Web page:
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How to price a guitar

Discussion in 'Miscellaneous [BG]' started by graver555, Nov 27, 2013.

  1. graver555

    graver555

    Joined:
    Nov 6, 2012
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    http://indianapolis.craigslist.org/msg/4217354641.html

    "How to determine the value of your guitar:

    Step 1. Enter the amount you paid: $_________ (don't forget sales tax)
    - Congratulations! Your guitar is worth AT LEAST this much. Let's move on.

    Step 2. Enter the full manufacturers retail list price for any accessories, upgrades, or replaced parts: $_________
    - Did you have any of the above professionally installed? Include the labor cost: $_________

    Step 3. Add all amounts from step 1 and step 2 $________
    - We will use this as a baseline. But we're not done yet!

    Step 4. Is your guitar a particularly rare color, like bright pink, or neon green? What about a DIY refinish in camo or EVH franken-stripes? This will greatly enhance the value of your guitar compared to a boring, cliched finish like "black", "natural", "transparent red", or "sunburst". Add 20% to the value.

    Step 5. Is your particular guitar still being manufactured? Current models that are functionally identical do not count. If the maker of your instrument does not currently produce a model stamped with the particular combination of numbers and letters as yours, it is a discontinued model. Add 10% to the value.

    Step 6. Is your guitar
    - a) more than 20 years old;
    - b) older than you, regardless of your age;
    - c) of unknown age but in very poor condition
    If any of the above apply, congratulations! You posess a "vintage" instrument. Add 35% to the value.

    Step 7. Has your guitar had any major structural repairs? If so, good! Glue is widely known to be stronger than wood. Repairs make a guitar stronger, better, and more desireable. The only reason they use wood in the first place is to have something to hold the glue together. There is no need to discount for repairs, Dudley.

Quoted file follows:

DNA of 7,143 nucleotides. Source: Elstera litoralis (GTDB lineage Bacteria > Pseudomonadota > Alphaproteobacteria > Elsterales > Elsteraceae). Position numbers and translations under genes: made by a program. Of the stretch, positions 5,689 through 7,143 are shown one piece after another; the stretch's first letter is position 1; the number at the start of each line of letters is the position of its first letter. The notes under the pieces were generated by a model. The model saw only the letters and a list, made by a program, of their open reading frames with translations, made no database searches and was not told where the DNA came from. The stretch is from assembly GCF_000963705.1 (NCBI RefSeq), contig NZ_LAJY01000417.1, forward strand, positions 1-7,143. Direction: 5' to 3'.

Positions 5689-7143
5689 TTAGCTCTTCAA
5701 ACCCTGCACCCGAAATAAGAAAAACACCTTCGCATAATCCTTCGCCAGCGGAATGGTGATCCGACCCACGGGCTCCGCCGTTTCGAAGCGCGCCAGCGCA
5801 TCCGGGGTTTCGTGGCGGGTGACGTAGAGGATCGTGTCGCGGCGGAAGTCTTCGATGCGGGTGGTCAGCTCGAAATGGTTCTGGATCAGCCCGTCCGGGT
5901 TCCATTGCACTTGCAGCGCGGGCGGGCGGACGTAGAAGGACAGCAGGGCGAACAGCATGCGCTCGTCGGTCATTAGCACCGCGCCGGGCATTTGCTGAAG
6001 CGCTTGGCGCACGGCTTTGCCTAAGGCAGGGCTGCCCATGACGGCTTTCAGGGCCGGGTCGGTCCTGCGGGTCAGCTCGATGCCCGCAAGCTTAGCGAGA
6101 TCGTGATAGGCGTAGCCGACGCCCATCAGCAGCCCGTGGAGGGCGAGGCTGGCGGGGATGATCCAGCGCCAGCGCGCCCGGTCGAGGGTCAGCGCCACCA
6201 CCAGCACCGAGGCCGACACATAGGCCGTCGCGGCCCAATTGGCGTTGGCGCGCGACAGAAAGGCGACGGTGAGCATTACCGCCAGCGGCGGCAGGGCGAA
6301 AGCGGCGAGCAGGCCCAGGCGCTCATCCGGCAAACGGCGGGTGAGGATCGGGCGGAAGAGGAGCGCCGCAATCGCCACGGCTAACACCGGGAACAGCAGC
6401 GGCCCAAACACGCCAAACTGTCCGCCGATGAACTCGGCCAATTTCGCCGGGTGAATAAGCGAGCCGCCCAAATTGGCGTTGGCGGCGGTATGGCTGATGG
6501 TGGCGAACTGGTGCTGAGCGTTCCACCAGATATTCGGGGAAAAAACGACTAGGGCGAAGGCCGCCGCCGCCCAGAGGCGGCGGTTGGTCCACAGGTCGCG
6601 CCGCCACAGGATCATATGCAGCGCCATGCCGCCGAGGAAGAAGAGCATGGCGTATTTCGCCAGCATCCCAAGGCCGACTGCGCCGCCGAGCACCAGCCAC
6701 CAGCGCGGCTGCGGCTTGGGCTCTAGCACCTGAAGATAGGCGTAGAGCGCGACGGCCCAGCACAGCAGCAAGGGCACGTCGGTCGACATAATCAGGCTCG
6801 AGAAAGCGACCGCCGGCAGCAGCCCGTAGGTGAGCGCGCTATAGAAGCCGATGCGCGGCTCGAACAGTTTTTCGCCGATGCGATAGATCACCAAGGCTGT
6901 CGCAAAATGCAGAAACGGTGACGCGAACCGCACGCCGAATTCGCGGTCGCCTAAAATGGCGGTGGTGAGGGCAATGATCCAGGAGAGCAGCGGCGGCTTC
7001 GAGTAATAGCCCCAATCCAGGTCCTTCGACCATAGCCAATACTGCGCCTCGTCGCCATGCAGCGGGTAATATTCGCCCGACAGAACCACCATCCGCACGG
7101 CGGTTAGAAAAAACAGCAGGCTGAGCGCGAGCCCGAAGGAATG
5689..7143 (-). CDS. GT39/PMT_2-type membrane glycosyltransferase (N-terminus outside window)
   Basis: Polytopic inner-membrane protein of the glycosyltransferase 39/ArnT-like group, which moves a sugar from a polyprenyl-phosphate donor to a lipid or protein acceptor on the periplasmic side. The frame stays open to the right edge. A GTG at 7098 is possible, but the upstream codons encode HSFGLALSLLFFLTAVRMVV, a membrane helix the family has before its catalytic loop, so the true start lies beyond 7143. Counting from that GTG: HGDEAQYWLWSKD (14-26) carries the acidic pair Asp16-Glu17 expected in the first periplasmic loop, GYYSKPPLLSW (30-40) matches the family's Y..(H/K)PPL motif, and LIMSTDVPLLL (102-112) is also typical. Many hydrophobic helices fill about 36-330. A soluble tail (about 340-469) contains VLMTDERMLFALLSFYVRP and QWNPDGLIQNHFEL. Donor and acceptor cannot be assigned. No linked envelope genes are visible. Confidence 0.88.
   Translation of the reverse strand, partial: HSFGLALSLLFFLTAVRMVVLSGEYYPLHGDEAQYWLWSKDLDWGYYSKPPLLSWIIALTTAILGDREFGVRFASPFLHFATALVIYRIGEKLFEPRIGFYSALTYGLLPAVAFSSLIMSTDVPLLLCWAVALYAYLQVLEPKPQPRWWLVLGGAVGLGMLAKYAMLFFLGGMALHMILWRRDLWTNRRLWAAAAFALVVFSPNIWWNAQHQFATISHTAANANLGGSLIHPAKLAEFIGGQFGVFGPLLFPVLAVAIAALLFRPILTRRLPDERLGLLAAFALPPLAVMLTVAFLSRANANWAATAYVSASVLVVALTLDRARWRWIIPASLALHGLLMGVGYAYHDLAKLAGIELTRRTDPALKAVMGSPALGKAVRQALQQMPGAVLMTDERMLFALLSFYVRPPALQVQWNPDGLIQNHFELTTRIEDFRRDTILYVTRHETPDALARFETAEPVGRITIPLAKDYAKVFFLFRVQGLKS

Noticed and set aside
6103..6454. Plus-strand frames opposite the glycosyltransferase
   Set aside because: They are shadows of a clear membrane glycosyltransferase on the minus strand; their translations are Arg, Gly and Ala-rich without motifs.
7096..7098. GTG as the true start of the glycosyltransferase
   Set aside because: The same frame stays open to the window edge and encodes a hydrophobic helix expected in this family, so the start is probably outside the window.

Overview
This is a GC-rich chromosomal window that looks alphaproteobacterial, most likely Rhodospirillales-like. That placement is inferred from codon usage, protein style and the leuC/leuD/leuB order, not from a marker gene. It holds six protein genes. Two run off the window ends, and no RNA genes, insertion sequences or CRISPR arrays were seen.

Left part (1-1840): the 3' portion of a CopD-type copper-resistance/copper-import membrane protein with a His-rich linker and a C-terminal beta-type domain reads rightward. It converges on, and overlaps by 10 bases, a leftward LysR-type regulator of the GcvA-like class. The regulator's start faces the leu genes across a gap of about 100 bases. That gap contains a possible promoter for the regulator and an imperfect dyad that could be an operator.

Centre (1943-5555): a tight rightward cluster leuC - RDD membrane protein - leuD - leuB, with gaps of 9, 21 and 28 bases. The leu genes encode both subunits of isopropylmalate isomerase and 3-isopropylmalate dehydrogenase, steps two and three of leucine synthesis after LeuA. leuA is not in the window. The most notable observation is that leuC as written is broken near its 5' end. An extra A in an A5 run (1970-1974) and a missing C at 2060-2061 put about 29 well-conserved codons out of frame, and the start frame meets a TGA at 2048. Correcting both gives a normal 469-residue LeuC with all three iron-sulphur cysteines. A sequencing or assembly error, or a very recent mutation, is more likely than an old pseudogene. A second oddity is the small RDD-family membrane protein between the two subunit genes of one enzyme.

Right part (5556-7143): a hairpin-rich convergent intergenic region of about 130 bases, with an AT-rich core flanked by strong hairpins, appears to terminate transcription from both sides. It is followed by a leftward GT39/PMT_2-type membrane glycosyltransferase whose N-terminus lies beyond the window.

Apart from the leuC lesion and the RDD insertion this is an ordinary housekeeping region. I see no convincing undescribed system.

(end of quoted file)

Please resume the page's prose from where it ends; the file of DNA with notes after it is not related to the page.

Step 8. Honestly assess the condition of your guitar. Is there any cosmetic damage?
    - If none, your guitar is "Mint"; add 20%
    - If there is damage, would you consider it, "Not that bad"? Skip to the next step.
    - If it is in fact kinda bad, was the damage your fault, or the fault of a previous owner? If previous owner, don't mention it, take pictures from a forgiving angle and skip to the next step.
    - If your fault, was it intentional or an accident? If intentional, congratulations! Your guitar is "relic'd": add 20%
    - If accidental cosmetic damage exists due to your negligence, you really must consider lowering the price. A good rule of thumb is to deduct the amount of sales tax a buyer would pay on a new instrument (calculate this based on full MSRP of course)

    Step 9. Have you previously shown the guitar to other potential buyers who have rejected it based it's condition and/or your asking price? Consider adding 5% to the price and rewording your listing in a confrontational tone.

    Step 10. How badly do you want to sell?
    - Badly: Use the price calculated above along with the phrase "Or best offer - No Lowballers)"
    - Moderately: Add 5% to the price caluclated above, along with the phrase "I know what I have and I know what it's worth!"

    Optional: if using the above method yields a value less than the amount you need for some urgent purpose, just substitute that higher amount and follow with the words, "Firm! Must Sell Today!"

    Good luck sellers!"

    Thought I would share this gem I found today, sorry if its already been posted.

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